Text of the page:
It’s finally here, the culmination of a generations childhood and the most anticipated film of 2011. The final Harry Potter film is finally here, the deathly hallows part 2. The time that Harry and Lord Voldermort face off for the final time is upon us. The story follows the gang and their quest to weaken the dark lord by destroying the remaining Horcruxes – items which contain his soul, making him immortal. After finding the first Horcrux at Gringots they find out that the next item on their fetch and destroy quest is at Hogwarts. The great school makes its return after its absence from part 1 of this 2 parter. It’s good to see the school again, unfortunately the school is about to become a battle ground in the war between the wizarding world and Lord Voldermort’s army.

All the other films were leading up towards this, the final confrontation between the boy who lived and he who must not be named. This is the very definition of bittersweet. Fans will be going in to see this chomping at the bit but sad at the fact that this marks the end of an era of their lives stretching back 10 years. Therefore the great question to ask of deathly hallows 2 is whether this is a fitting full stop to a franchise that has been such a huge part of popular culture for the past decade. That is a tricky question to answer because the film is both immensely satisfying and disappointing.

The series is known for its long running times and one of the great credits of to the many directors is that it never feels like you are watching a 2 hour plus film, with the sole exception of deathly hallows part 1. The climax is just over 2 hours long and it doesn’t feel anything like it because other than a few let ups in the pace, the film is a relentless action packed ride. It could be debated that there isn’t enough characterisation in this film which would be a valid point if we didn’t have the luxury of a seven film set-up. From the philosopher’s stone to last year’s deathly hallows part 1 we have more than grew to know this huge cast. It may be lacking in-depth or characterisation but the collective history of Harry Potter is deep with characterisation all of which allows this to be one of the biggest and boldest blockbusters of the year. Deathly Hallows part 2 might not break the stereotype of brainless summer blockbusters however it does have a huge beating heart on display that none of the films competing for the public’s attention on a similar scale could even being to allude to.

The war which this beating heart calls home is bigger and more dangerous for more people than the central gang of Harry, Ron and Hermione. It’s here where we get to see characters in new lights. Maggie Smith as the traditionally matriarchal professor McGonagall has a chance to become a war mongering witch who gets the chance to truly enjoy herself in the role and kick ass. The same sentiment is echoed by Julie Walters Molly Weasley to gets to spout a line very similar to a famous line from Aliens. Neville Longbottom, the series idiot, gets a chance to be hero by standing up to the face of evil – in a cardigan, no less – to deliver a necessary if cheesy monologue. The biggest reveal of the film is that of Alan Rickman as Severus Snape who puts in an amazing turn in what we see to be the best character in the series. Through one five-minute emotionally charged sequence, Snape both shows his duality and how much he owns this series.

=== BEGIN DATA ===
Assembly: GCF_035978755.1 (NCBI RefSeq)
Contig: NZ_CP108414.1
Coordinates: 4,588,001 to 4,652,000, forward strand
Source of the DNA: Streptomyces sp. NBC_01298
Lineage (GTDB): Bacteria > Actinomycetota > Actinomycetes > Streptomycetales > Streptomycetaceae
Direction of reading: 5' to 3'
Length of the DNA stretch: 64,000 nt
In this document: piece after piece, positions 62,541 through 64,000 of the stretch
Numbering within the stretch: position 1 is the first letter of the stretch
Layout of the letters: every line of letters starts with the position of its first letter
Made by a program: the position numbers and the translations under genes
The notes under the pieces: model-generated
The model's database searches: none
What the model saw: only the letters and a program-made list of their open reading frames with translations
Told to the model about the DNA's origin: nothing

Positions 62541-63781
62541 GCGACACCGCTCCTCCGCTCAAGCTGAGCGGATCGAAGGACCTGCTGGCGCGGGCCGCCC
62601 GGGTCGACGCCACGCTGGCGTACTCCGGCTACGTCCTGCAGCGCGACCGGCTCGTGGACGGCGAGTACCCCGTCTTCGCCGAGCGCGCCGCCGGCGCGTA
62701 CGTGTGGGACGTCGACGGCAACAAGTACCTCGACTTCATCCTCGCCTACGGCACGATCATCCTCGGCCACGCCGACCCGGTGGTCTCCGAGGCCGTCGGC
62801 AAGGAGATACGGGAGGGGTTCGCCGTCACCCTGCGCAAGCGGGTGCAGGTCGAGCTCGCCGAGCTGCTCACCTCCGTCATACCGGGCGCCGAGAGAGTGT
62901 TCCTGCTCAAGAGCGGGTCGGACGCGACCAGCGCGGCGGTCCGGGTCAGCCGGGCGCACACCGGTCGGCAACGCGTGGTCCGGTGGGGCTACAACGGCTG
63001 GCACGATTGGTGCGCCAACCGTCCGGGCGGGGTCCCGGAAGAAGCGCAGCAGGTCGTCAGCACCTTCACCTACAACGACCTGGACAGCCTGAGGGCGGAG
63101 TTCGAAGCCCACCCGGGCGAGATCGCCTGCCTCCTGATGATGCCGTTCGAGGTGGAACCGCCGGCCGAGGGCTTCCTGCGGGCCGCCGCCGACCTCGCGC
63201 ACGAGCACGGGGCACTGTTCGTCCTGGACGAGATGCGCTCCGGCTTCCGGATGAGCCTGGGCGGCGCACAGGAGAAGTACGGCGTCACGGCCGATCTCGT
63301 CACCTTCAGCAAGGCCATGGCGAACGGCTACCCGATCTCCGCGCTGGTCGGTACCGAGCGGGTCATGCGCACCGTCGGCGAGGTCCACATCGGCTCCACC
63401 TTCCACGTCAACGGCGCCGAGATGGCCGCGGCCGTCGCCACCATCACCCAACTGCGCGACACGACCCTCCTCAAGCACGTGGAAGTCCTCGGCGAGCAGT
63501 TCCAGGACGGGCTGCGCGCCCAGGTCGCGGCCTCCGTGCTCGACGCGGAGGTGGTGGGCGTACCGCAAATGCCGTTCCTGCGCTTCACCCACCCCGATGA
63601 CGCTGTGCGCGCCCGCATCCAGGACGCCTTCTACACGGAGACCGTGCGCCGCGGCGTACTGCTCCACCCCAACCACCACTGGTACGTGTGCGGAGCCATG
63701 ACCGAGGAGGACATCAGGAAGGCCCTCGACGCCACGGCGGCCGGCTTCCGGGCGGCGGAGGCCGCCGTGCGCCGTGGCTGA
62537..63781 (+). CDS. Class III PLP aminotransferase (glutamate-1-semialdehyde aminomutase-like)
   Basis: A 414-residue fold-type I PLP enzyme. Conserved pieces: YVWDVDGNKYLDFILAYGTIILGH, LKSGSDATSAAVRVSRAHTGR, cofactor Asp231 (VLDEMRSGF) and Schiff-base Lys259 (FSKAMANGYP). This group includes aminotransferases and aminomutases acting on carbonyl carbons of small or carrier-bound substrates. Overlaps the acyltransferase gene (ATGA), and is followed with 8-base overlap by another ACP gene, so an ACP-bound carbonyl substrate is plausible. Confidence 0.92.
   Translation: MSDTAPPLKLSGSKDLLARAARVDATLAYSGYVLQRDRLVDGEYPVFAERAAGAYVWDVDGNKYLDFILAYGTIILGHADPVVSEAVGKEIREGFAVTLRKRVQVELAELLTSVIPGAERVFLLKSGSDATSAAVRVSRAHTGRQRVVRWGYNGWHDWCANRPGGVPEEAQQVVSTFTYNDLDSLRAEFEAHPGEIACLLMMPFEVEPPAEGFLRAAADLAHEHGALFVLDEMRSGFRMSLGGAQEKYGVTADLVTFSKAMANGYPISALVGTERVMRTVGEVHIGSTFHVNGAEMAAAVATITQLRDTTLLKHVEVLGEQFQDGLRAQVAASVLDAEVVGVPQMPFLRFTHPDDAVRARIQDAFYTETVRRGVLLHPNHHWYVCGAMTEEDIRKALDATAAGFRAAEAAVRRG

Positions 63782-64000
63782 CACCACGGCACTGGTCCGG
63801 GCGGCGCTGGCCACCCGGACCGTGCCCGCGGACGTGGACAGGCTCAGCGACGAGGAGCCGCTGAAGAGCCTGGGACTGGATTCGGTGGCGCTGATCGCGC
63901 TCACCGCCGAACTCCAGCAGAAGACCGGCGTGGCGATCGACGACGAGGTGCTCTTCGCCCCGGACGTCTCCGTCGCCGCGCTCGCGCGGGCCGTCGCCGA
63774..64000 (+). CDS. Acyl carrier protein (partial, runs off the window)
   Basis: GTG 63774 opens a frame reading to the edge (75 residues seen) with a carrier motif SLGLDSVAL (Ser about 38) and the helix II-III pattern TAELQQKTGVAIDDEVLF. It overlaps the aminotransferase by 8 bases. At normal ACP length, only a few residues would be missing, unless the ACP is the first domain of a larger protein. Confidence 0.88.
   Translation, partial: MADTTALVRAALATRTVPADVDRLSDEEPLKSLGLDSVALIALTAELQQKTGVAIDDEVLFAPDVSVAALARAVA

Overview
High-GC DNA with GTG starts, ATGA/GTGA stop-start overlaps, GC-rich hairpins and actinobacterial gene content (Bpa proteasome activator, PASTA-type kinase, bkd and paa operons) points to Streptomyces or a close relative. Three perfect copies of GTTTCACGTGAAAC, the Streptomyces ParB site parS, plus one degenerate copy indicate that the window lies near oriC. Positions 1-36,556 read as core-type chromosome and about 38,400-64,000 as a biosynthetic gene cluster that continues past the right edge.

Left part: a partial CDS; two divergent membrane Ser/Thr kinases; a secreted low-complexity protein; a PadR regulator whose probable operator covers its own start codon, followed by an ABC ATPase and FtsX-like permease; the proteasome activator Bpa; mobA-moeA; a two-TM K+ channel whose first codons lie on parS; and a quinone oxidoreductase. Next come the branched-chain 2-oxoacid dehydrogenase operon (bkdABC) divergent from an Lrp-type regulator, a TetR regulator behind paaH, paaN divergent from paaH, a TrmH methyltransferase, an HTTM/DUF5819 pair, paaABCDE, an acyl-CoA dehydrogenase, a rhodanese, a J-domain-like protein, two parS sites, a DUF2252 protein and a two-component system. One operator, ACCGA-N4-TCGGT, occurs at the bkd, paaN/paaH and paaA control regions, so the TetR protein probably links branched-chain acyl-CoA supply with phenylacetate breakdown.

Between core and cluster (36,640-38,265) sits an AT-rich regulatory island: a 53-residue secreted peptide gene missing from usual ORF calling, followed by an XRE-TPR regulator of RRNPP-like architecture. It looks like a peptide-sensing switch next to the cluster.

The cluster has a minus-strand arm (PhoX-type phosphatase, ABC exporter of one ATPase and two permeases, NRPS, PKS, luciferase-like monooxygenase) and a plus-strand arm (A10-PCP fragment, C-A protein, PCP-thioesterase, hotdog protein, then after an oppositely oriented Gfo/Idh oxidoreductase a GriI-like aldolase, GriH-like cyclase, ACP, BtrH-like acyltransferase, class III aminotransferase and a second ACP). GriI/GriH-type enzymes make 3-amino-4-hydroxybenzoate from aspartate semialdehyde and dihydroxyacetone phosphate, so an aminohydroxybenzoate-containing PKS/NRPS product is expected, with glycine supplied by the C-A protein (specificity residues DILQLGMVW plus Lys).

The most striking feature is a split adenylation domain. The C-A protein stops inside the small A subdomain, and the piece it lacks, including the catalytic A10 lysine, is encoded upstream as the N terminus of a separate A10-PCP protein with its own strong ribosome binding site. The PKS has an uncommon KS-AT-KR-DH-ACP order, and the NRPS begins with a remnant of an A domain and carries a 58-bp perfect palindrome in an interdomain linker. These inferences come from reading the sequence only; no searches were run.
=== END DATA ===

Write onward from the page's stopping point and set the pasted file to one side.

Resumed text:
Moving from the high point of both the film and series I have to move onto the negatives. It’s not the film does anything wrong, per se, the issue that I or anybody would have from this film is born from being spoilt by a seven film build up. As you would expect for a war film there is a high body count, some of the deaths are far more brutal than others with one comic relief character being gnawed on by a werewolf. One of JK Rowling’s saga’s greatest strengths was its colourful and vast cast which has been a joy to get to know. It’s rare in cinema for one of the greatest strengths to be a problem for a film. The massive cast which haven’t been killed off prior to this film get a bad deal in this war. Fear not, I won’t post any spoilers, this is a very bloody climax to the series many of characters die, some big some small. That is an issue that I couldn’t escape. Many events, deaths and triumphs which would be the source of great drama became blink and you’ll miss it moments under the attentions of the Yates and Kloves partnership. Its good but during the latter half of the film, the pace was in too much of a rush to get things done.

When all is said and done, this is a massively entertaining piece of summer cinema that you don’t have to justify your enjoyment for, like was the case with Pirates 4 and Transformers 3. This is a big, loud and enjoyable film. It is also a suitably epic conclusion to the series, but only just. In my humble opinion this is a film which feels a little rushed, this is a film which needs a director’s cut, I would love to see a 3 hour version of the same film. I am someone who isn’t a massive fan of Harry Potter but still after 16 hours (plus) for me to say that this film needs to be longer, it really does shout from the rooftops how enjoyable I found it. All you Harry Potter fans out there will enjoy the hell out of it, but that was never an issue that was never in doubt.

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